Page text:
How are rights influenced by one’s environment?
How does one advocate for human rights while respecting diverse cultural contexts and local autonomy? What responsibilities do we have to our nation and others?
globalhealthU highlights from the year
World Day of Social Justice In the week leading up to WDSJ GlobeMed Princeton plastered campus with posters featuring quotes about social Justice and a picture from our partner, COVE Alliance in Uganda. The week culminated with a free hot chocolate table, where students wrote a fact about global health on their travel cup in order to receive their drink.
International Human Rights Day In the week leading up to IHRD, we held another photo campaign. We found that poster canvassing was the most effective way to gain the attention of an otherwise very busy student body. Posters featured poignant quotes and facts related to the event, and on several occasions led to contact by students interested in our group and mission.
Smoothies for Health Equity Awareness Similar to the hot chocolate stand we had on WDSJ, we had a smoothie stand towards the end of finals to raise awareness about our chapter and partner. Students lined up around our campus center; a huge turnout which really made the event and effort successful.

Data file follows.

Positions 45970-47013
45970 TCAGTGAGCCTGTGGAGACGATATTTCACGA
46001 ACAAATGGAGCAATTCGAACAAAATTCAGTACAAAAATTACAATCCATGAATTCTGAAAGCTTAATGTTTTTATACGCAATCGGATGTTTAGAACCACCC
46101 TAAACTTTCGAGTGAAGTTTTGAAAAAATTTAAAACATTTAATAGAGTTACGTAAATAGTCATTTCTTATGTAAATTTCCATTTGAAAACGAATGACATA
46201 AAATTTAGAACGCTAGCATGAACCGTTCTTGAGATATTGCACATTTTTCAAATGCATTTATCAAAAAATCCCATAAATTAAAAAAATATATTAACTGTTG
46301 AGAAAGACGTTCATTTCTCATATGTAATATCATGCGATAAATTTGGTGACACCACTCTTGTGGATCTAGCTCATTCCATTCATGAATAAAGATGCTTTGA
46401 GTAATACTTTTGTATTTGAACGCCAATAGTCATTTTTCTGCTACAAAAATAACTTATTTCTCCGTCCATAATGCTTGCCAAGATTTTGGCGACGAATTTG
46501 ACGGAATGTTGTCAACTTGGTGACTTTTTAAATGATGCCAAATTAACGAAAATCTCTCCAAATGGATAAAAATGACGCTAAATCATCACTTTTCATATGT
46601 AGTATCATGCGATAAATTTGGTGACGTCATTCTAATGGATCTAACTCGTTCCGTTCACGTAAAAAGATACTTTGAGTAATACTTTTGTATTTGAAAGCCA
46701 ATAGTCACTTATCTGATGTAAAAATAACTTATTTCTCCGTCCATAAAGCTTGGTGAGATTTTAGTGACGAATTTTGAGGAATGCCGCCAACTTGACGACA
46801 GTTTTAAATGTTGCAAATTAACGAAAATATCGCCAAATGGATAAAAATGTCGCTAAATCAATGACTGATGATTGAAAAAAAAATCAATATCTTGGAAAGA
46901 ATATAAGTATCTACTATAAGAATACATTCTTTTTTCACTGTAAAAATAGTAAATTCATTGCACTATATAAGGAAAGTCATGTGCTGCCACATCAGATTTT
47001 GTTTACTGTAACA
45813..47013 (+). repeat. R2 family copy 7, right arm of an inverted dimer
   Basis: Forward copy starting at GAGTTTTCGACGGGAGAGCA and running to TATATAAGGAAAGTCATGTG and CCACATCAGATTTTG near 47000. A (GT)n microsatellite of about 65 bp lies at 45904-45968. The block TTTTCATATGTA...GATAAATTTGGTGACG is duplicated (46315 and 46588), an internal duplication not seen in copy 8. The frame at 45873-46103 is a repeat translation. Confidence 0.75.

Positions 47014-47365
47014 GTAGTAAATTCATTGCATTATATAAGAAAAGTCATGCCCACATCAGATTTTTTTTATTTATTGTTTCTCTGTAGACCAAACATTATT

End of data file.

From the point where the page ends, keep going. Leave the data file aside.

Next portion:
World Day of Social Justice February 20, 2016
To recognize and celebrate the World Day of Social Justice, GlobeMed at Princeton created a photo and awareness campaign that was two-fold. First, our wonderful Communications Director created posters featuring photos of COVE Alliance from the previous yearâ€™s GROW trip and quotes from world leaders about global health equity in order to raise awareness about health disparities in Uganda as well as to acknowledge health as a fundamental human right. To supplement this photo canvassing, our ghU team raised awareness about the status of health and human rights in Uganda by giving away hot cocoa. In order to get the hot chocolate, students passing by had to write a health fact about Uganda on their travel cups. It was great to see health facts plastered on cups along with photos of COVE covering the campus that day in honor of WDSJ 2016.
GlobeMed’s 10th Summit: A Celebration of Community The annual GlobeMed Global Health Summit brings together university students from across the nation for three days of intensive lectures and workshops with representatives from grassroots global health organizations and a range of experts.
“We needed to think beyond just one campus or one community…” -Victor Roy on the formation of the GlobeMed network
List of 2016 Summit delegates: Though our chapter was unable to send representatives to this year’s Summit we enjoyed catching up on the highlights through the videos and other information provided on the website.
2 Length of Stay: 3 wks # of GROW Interns: